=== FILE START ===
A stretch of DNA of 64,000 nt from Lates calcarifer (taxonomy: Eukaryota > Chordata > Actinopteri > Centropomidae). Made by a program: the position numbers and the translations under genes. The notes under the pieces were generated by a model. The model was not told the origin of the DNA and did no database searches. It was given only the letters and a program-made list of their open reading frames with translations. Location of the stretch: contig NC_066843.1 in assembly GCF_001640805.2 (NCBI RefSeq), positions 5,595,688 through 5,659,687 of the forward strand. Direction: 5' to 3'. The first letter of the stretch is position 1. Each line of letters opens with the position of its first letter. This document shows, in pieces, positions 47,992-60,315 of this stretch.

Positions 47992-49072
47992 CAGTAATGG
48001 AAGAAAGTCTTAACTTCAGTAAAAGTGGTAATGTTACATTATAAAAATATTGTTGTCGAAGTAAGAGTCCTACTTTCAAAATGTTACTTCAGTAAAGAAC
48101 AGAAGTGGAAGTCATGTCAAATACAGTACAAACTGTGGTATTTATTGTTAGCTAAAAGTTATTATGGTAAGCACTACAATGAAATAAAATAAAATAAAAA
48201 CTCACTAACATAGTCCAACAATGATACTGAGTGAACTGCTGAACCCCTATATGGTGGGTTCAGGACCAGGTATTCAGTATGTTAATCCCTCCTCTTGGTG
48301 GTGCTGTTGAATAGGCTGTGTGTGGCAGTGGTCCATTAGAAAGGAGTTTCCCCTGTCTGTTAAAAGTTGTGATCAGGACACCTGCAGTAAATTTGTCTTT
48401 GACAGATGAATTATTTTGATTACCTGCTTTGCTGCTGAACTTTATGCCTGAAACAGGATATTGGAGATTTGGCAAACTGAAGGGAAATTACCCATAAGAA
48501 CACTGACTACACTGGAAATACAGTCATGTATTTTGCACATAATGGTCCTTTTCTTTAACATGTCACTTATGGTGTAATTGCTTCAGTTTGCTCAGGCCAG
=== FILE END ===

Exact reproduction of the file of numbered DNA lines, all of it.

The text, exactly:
A stretch of DNA of 64,000 nt from Lates calcarifer (taxonomy: Eukaryota > Chordata > Actinopteri > Centropomidae). Made by a program: the position numbers and the translations under genes. The notes under the pieces were generated by a model. The model was not told the origin of the DNA and did no database searches. It was given only the letters and a program-made list of their open reading frames with translations. Location of the stretch: contig NC_066843.1 in assembly GCF_001640805.2 (NCBI RefSeq), positions 5,595,688 through 5,659,687 of the forward strand. Direction: 5' to 3'. The first letter of the stretch is position 1. Each line of letters opens with the position of its first letter. This document shows, in pieces, positions 47,992-60,315 of this stretch.

Positions 47992-49072
47992 CAGTAATGG
48001 AAGAAAGTCTTAACTTCAGTAAAAGTGGTAATGTTACATTATAAAAATATTGTTGTCGAAGTAAGAGTCCTACTTTCAAAATGTTACTTCAGTAAAGAAC
48101 AGAAGTGGAAGTCATGTCAAATACAGTACAAACTGTGGTATTTATTGTTAGCTAAAAGTTATTATGGTAAGCACTACAATGAAATAAAATAAAATAAAAA
48201 CTCACTAACATAGTCCAACAATGATACTGAGTGAACTGCTGAACCCCTATATGGTGGGTTCAGGACCAGGTATTCAGTATGTTAATCCCTCCTCTTGGTG
48301 GTGCTGTTGAATAGGCTGTGTGTGGCAGTGGTCCATTAGAAAGGAGTTTCCCCTGTCTGTTAAAAGTTGTGATCAGGACACCTGCAGTAAATTTGTCTTT
48401 GACAGATGAATTATTTTGATTACCTGCTTTGCTGCTGAACTTTATGCCTGAAACAGGATATTGGAGATTTGGCAAACTGAAGGGAAATTACCCATAAGAA
48501 CACTGACTACACTGGAAATACAGTCATGTATTTTGCACATAATGGTCCTTTTCTTTAACATGTCACTTATGGTGTAATTGCTTCAGTTTGCTCAGGCCAG